Normcore is a contemporary representation of aesthetics and glamour in practice. It is a fashion style for those who are trying hard, to look like they are not trying at all. This directly relates to what Thrift describes as an attempt to conceal the effort put into aesthetics. Normcore devalues individualism and heightens conformity (Duncan, 2014). It has become a style adopted by cultural society and clothing industries have capitalized on this by targeting younger demographics. Brands like Pac Sun, Champion, and Adidas are all fashion organizations that have capitalized on the trend. The types of clothes that fit into this style are often highly overpriced and endorsed by celebrities. This also correlates with Thrift’s comments about society’s fascination with celebrities. The public sphere blasts their images, while wearing normcore and people wish to emulate it. The style is bland and lacks authenticity (Duncan, 2014). Normcore questions the morality of purchases that Thrift analyzes. Do people truly want to look like everyone else? Is fashion now a means of consumption and no longer a form of self-expression? Thrift and Duncan would agree that this aesthetic style is not a style at all, but a form of deception used to induce consumerism.

Figure 2 Nice Lips

The material practices of glamour are also embodied in contemporary praxis through the Kardashians. The Kardashian family are beauty moguls that have capitalized on a multibillion-dollar glamour industry. Glamourous personas originated with aristocrats and have transformed into modern day celebrities (Thrift, 2010). The Kardashians generate mass attraction due to their physical attraction. They are hypersexualized and idealist beings. Charismatic celebrities like the Kardashians embody sex appeal, luxury, and wealth (Thrift, 2010).

Specifically, one of their most well-known product lines is Kylie’s lip kit. The calculated decision to generate products glamorously is a key component of contemporary capitalism. Thrift explains that through the mixture of human and non-human entities, the presence of color reconstructs new environments (Thrift, 2010). The lip kits are available in a wide range of colors, meant to transform the consumer. They sell out rapidly, demonstrating their popularity, and the publics overwhelming use of their products. Additionally, the Kardashians are recognized for their impeccable check bones which are achieved through contouring. Kim Kardashian West’s beauty line has a breadth of products that are all sold together. Insisting just one product is not sufficient enough to achieve the look. It takes bronzer, highlighter, foundation, brushes, and blending sticks to achieve a flawless finish. These branches of products, endorsed by the Kardashian brand show how beauty corporations capitalize on the humanistic urge to look and feel glamorous.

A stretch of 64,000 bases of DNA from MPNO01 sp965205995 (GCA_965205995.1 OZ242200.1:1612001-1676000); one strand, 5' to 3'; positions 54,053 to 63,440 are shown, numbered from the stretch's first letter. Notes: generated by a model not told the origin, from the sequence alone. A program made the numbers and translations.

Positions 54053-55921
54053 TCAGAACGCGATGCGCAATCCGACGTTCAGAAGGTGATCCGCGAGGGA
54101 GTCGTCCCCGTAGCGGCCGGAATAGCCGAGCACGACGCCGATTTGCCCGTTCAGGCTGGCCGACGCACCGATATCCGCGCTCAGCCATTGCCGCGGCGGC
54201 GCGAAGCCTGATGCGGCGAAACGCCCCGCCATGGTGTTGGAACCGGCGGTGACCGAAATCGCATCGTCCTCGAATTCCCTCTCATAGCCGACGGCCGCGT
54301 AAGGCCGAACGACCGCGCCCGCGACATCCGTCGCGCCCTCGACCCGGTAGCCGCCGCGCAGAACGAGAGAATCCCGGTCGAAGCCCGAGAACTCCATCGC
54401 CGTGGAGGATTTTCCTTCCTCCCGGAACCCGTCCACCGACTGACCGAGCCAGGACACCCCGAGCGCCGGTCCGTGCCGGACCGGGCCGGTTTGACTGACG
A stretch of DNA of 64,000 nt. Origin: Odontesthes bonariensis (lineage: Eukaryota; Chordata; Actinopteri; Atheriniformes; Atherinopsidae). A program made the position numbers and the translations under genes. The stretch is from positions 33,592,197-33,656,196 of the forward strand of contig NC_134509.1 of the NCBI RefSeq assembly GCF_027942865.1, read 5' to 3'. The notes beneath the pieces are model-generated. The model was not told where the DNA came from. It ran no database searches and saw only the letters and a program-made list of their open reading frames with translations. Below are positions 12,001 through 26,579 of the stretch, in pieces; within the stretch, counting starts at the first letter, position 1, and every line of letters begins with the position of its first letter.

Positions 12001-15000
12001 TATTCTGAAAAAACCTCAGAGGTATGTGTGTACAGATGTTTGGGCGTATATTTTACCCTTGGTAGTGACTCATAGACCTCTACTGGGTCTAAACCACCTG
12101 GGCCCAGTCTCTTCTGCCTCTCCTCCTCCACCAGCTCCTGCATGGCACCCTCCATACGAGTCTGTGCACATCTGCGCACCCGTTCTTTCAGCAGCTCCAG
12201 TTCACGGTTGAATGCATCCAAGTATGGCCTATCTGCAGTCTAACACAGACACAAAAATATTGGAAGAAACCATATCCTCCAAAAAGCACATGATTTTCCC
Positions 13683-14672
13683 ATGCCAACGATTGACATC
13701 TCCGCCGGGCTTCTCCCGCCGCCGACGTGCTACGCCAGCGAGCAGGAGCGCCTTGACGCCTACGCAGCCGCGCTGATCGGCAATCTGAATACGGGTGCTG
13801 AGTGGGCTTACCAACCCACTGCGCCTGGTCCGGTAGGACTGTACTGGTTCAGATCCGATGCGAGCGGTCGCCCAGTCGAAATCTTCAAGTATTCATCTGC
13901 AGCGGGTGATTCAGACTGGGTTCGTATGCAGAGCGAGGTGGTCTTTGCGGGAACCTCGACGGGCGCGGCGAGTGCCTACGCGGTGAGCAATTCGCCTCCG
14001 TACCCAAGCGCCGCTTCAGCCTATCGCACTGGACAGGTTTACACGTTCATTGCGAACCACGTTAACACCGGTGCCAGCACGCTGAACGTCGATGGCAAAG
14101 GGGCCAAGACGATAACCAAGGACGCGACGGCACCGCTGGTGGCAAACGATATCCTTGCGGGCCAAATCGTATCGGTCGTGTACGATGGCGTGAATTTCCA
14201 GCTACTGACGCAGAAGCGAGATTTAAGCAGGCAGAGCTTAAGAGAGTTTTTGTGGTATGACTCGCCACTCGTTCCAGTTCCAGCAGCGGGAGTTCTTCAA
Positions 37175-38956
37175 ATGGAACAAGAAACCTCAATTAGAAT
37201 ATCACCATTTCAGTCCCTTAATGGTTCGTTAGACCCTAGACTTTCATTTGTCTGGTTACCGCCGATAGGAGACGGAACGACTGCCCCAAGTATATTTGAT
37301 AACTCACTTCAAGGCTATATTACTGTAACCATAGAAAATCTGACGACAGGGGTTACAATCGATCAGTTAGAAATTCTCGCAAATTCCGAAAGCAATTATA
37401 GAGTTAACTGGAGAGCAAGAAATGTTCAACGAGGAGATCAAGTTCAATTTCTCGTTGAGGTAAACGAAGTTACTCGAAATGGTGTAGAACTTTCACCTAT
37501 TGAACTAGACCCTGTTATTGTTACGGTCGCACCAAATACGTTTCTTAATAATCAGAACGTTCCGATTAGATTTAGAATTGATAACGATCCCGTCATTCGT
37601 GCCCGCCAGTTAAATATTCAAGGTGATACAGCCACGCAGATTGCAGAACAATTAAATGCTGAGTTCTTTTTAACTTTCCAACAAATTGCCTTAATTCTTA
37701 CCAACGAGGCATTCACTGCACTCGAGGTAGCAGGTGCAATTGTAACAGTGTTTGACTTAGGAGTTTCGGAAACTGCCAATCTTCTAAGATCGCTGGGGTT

Figure 3 Suzi

The Kardashians also benefit off of medias constant coverage on them, this aligns with Thrift’s idea that we are inherently drawn to charismatic celebrities’ due to the lack of intimacy within the current public sphere (Thrift, 2010). This in addition to their social media presence amplifies the presence of their products; which make them nearly inevitable to avoid. Individuals wish to mimic their looks, by purchasing products that claim to make them look just as flawless as the Kardashians.

References

Adorno, T. & Horkheimer, M. (2002). The Culture Industry: Enlightenment as Mass Deception.  In Dialectic of Enlightenment (pp. 94-136). Stanford, California: Stanford University Press. 

Duncan, F. (2014). Normcore: Fashion for Those Who Realize They’re One in 7 Billion. New York, NY: New York Magazine.

Gregg, M., & Seigworth, G. J. (2010). The affect theory reader. Duke University Press. retrieved  from https://washcoll.idm.oclc.org/login?url=http://search.ebscohost.com/login.aspdi rct=true&db=cat02442a&AN=washc.b1538990&site=ehost-live

Thrift, N. (2010). Understanding the Material Practices of Glamour. In M. Gregg & G. J. Seigworth (Eds.), The Affect Theory Reader (pp. 289-308). Durham and London: Duke University Press.

Image Attribution: The images used in the entry are in the Public Domain.

Written by Cassidy Quattro, 2019